There’s a very good reason why we often refer to two-year-olds as the “terrible twos“. They are discovering themselves. They discover that it is possible for them to make their own choices about food, clothes, sleep, and play. The two-year-old is aware of becoming a separate and distinct human being.
Indications to parents that there could be a problem in normal development are if the child becomes either too easily adaptable or too aggressive. Both extremes indicate problems and should be discussed with the child’s pediatrician.
There are five general areas of development: physical, intellectual, social, emotional, and moral. There is, of course, no specified or RIGHT order in which children develop. Remember that each child is an individual, and the following is only a general outline of the development expected of two- and three-year-olds.
- Coordination improves and physical activities include: running, climbing, kicking and throwing a ball, pulling and pushing objects, etc.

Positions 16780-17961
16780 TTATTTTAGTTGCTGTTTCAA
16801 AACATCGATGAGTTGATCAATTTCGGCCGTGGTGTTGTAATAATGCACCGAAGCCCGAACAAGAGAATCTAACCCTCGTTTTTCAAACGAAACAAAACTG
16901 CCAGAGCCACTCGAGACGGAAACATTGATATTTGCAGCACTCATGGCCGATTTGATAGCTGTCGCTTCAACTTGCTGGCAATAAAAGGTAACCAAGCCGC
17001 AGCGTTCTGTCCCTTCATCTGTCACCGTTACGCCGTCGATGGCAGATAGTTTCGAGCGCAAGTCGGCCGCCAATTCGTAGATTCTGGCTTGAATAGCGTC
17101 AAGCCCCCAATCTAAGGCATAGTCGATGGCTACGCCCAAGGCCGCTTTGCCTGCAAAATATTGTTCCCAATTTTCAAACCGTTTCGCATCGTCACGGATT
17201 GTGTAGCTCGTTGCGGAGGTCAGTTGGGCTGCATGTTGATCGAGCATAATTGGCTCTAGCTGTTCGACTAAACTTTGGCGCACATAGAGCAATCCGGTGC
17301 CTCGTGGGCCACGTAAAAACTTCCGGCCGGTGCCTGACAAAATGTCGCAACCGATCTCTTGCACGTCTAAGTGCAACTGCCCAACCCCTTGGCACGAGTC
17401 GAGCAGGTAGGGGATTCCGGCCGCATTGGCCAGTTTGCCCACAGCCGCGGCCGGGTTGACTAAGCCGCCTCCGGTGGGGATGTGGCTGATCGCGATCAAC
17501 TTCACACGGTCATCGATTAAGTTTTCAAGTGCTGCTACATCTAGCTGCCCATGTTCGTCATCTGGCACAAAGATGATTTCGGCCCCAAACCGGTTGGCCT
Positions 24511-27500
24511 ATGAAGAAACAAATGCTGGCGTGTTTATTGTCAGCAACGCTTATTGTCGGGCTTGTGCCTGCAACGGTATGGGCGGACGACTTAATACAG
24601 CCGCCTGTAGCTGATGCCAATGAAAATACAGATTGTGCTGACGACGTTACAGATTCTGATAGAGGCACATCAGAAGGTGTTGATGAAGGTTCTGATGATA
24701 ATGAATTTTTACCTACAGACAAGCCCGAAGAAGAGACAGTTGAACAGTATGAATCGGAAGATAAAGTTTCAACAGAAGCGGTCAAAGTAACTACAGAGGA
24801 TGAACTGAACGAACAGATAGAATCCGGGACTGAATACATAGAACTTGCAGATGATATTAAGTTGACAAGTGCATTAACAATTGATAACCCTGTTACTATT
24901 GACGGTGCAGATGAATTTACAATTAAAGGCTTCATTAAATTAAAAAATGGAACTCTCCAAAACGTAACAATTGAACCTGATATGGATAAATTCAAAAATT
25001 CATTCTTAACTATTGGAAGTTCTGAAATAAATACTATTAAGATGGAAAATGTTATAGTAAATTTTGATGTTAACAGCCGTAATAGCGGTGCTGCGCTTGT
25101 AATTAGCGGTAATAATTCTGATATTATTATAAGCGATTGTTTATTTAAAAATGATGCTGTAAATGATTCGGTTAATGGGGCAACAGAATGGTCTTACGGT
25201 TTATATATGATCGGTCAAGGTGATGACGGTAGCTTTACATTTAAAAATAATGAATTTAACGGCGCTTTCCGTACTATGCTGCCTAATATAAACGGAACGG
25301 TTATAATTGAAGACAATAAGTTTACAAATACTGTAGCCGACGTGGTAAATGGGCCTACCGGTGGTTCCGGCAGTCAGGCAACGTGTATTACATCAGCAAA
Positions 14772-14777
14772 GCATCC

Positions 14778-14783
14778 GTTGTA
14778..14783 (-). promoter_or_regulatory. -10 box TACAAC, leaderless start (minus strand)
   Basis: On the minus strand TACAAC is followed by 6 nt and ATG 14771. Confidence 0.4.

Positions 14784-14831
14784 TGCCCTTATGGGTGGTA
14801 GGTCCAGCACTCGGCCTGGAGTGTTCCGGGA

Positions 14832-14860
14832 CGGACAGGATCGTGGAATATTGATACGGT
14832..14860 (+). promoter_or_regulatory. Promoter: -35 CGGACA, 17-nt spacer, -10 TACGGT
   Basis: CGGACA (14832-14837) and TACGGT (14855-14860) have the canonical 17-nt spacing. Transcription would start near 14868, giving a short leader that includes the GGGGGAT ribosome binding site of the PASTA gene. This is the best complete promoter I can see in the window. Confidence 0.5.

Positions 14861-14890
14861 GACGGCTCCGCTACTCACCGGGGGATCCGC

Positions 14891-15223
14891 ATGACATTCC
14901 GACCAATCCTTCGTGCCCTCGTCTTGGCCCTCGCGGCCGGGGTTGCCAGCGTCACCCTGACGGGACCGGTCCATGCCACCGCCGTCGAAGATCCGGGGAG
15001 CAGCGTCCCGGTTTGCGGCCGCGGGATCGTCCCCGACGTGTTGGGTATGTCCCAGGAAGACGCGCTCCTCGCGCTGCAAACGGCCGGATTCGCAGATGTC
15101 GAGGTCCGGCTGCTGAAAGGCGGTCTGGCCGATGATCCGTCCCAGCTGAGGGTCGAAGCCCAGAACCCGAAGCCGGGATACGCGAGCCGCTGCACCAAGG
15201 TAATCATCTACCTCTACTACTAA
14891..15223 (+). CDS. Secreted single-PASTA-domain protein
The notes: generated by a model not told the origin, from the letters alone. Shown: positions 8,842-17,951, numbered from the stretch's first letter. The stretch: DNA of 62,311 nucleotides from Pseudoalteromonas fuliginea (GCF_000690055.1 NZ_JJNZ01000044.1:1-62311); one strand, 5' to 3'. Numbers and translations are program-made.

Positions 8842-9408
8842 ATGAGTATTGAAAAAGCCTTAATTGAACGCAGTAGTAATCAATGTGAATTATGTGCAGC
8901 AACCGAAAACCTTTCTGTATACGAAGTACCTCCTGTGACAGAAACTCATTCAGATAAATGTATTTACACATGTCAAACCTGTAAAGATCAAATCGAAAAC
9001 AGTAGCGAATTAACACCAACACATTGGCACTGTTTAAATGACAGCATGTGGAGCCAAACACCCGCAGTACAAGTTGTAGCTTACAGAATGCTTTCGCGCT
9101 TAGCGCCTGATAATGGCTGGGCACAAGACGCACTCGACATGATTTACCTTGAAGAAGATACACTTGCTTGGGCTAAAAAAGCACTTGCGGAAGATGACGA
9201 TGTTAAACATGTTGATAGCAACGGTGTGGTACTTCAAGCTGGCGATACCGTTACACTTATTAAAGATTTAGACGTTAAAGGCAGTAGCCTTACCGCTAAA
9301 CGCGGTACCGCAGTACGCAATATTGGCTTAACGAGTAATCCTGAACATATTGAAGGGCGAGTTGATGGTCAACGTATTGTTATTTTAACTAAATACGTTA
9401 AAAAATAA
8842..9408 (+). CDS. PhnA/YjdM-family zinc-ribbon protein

- He handles and manipulates small objects like buttons, zippers, pencils, etc.
- He feeds himself with a spoon.
- He helps to dress himself.
- He can build a block tower of six or seven blocks.
- Will gain control of bowels and bladder.
- He is very curious and explores the world using all five senses.
- He can make sentences of three or four words.
- He can sing simple songs.
- He can keep simple rhythms.
- He is still wary of strangers and clings to his mother.
- Attempts to imitate adult activities like washing dishes, mopping floors, applying makeup, shaving, etc.
- He can participate in simple group activities like listening to a short story.
- Begins to assert himself and says “no” frequently.
- Shows emotions by laughing, squealing, throwing temper tantrums and crying hysterically.
- Develops fear of such things as animals and loud noises.
- He wants to “be good.”
- He still can’t keep promises.